Thursday, August 21, 2008

Frankenmuth: Bronner's Christmas Wonderland Pt. 1

While on a business trip last week, with my daughter tagging along, I decided to swing through Frankenmuth on the way home. Frankenmuth is the most visited place in the state of Michigan, with over 3 million tourists annually. It is the sister city of Gunzenhausen, Germany.

This first set of photos are from the outside of Bronner's Christmas Wonderland. Located at 25 Christmas Lane and considered the largest Christmas store in the world, you can find just about anything you may need in regards to Christmas here. They
even have decorations for all of the other holidays as well.

The link to their website is here.

Monday, August 18, 2008

Hosta Amongst the Forget-Me-Nots

I took this photo earlier this spring when my forget-me-nots were still in bloom. It was right after a fresh spring rain while I was out looking for macro shots in my shade garden. Forget-me-nots are my favorite flower, so I am particularly fond of this photo.

Thursday, August 14, 2008

SkyWatch Friday

A few pictures I took during our camping trip to Lake Superior. I took these over a short lapse of time while watching the sun fade to the west.

Wednesday, August 13, 2008

The Cross In The Woods

On a recent trip to the western side of northern Michigan, for a day of school shopping, my kids and I made a pit stop at The Cross In the Woods. These are some of the photos I took. You can click here to learn more about the cross and it's history.

Monday, August 11, 2008

Grand Sable Dunes & Log Slide

These photos are of the Grand Sable Dunes and Log Slide area along Pictured Rocks National Lakeshore in Michigan's upper peninsula.

The spot where I was taking the picture from is almost 300 feet from the water below. It is recommended that if you decide to walk, or slide for that matter, down the dunes, and make the walk back up, you should plan on having at least an hour for the return climb, and you should also not have a heart condition. We decided to enjoy the view from above. Maybe next time we visit, we'll ride on one of the charter boats to get the view from down below.

Back in the late 19th century, this spot was used by loggers who rolled and slid the logs down the dunes on a wooden slide to be loaded on lumber schooners waiting in the cold waters below.

Sunday, August 10, 2008

The Insect On the Thistle

Messing around with the macro feature on my camera last week, I took some pictures of the ever annoying thistles that grow along the edge of our alfalfa field. After sorting through them, I found this one with the little bug on it.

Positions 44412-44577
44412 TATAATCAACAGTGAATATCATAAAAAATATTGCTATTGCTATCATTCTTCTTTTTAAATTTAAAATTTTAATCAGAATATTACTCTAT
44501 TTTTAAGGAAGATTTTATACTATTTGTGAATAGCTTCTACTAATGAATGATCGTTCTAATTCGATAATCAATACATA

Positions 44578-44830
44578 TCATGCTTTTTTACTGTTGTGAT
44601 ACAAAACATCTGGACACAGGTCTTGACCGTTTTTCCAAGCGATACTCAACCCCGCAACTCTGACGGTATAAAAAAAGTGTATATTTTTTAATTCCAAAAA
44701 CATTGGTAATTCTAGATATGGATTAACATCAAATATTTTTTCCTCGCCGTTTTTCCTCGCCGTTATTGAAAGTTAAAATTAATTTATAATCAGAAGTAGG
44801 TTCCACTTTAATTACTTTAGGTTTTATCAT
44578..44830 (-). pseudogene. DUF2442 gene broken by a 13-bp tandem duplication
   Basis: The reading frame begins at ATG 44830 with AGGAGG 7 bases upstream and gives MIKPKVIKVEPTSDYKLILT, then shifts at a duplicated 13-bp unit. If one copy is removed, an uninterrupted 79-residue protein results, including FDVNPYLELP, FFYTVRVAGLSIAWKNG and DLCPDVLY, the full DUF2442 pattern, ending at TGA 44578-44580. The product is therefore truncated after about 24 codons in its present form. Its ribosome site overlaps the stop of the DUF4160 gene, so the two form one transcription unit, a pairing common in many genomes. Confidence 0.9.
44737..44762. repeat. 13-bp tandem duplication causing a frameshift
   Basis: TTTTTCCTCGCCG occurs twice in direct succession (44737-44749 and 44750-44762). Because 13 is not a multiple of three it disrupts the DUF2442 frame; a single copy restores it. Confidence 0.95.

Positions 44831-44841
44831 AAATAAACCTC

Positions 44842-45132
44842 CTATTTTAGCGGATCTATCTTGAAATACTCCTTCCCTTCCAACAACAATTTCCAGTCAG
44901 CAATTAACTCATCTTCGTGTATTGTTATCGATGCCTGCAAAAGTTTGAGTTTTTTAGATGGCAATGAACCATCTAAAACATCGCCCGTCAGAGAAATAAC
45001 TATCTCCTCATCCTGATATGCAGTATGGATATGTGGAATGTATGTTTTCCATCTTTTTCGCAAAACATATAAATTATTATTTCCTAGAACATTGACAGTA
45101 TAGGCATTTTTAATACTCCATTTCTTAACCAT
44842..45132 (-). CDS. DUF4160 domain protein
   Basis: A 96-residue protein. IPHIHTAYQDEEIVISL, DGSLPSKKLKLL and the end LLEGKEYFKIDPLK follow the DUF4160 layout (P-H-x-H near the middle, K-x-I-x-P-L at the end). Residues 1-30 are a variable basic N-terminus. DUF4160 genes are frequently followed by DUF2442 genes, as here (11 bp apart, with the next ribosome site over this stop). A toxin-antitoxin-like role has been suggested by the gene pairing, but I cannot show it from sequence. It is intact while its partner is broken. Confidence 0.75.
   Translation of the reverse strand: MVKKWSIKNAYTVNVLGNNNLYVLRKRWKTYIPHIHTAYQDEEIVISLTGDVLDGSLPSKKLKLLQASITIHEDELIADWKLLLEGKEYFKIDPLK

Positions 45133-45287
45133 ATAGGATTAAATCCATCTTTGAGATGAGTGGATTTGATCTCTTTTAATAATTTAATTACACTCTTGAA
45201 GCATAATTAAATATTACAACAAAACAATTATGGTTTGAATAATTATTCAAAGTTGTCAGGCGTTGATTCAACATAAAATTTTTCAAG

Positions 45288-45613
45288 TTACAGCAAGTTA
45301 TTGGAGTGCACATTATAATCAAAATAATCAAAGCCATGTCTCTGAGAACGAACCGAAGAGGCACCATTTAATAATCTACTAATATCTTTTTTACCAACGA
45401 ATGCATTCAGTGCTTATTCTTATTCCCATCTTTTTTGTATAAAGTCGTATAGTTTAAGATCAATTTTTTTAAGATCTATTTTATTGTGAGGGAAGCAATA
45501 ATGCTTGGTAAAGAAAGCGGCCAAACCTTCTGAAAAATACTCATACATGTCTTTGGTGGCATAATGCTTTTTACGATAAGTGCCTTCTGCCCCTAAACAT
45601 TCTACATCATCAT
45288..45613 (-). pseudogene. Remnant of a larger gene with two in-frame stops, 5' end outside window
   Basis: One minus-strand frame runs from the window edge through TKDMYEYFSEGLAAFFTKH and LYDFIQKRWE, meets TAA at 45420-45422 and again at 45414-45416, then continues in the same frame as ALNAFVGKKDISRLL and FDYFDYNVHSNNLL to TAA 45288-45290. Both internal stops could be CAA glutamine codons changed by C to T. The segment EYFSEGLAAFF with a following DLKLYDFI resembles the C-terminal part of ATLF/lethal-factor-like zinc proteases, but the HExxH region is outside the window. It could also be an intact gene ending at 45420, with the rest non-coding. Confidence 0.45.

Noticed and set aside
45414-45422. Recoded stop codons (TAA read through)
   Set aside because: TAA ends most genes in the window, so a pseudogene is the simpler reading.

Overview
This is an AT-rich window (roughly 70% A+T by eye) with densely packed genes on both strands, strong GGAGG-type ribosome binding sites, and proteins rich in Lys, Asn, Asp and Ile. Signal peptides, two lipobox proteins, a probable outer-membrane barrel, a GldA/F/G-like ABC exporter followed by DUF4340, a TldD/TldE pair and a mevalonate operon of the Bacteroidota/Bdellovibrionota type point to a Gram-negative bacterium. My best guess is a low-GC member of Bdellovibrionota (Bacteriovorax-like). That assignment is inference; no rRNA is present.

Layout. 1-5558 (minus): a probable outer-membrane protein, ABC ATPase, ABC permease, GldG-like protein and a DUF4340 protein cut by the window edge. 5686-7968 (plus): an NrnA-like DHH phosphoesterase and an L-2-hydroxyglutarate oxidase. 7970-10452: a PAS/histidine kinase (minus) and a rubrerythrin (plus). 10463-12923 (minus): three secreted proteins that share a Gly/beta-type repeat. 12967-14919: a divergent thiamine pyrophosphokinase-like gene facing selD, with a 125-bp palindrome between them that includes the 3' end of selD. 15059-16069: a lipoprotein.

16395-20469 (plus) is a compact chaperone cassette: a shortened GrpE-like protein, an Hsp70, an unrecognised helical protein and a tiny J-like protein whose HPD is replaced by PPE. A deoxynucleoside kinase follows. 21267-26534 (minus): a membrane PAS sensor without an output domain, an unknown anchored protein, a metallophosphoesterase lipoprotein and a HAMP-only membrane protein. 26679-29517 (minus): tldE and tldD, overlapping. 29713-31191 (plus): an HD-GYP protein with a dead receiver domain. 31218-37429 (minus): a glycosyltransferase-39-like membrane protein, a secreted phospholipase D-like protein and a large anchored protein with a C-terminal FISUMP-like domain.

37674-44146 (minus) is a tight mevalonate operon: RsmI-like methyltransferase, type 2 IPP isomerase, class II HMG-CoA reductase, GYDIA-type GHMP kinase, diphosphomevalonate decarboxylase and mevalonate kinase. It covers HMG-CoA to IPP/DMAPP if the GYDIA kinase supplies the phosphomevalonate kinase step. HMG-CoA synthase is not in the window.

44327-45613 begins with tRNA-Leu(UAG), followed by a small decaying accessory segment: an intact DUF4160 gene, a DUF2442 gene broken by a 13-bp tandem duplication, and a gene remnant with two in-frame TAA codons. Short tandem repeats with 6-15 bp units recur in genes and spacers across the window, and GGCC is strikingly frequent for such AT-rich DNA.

Friday, August 8, 2008

Sky Watch Friday

My first Sky Watch Friday...

They are in the process of painting a local water tower, so I caught these pics the other day while out running errands. Would you ever do this job? I don't think I would, no matter how much you paid me...

Thursday, August 7, 2008


I found this piece of driftwood on a Lake Superior beach during our camping trip in June. Up in the top left corner, covered with fog, is Lake Superior.

Tuesday, August 5, 2008

Alpena Harbor

I took a walk out on the pier in Alpena last week and took a bunch of shots. I will share more as time goes by, but this shot of the fueling station was my favorite. I love the way the lights reflect off of the water. I just wish I had Photoshop or PSP so I could erase those ugly power lines.

Saturday, August 2, 2008

Dwarf Lake Iris

Michigan State Wildflower : Dwarf Lake Iris

This miniature iris grows nowhere else in the world but in the Great Lakes Region. Most of the world's Dwarf Lake Iris population lies within Michigan's boundaries. It is known outside of Michigan only from Manitoulin Island and the Bruce Peninsula in Ontario, and the Door Peninsula of Wisconsin. In Michigan, Dwarf Lake Iris is especially concentrated along certain stretches of the northern Great Lakes shoreline, where it may occur for miles, interrupted only by habitat destruction, degradation, or unsuitable habitat such as rocky points or marshy bays.

It is threatened by loss of habitat due to increased human activity along the shoreline. Human disturbance such as shoreline development and intensive recreation are major threats. Dwarf Lake Iris is listed as a "threatened" species by the federal government and the state of Michigan.

Dwarf Lake Iris was first found on Mackinac Island in 1810 by Thomas Nuttall, a renowned naturalist and explorer. Nuttall reached Mackinac Island after travelling from Detroit by canoe with French Canadian voyagers and the surveyor for the Michigan Territory. At least 1/3 of the species that Nuttall reported from the Great Lakes were new to science.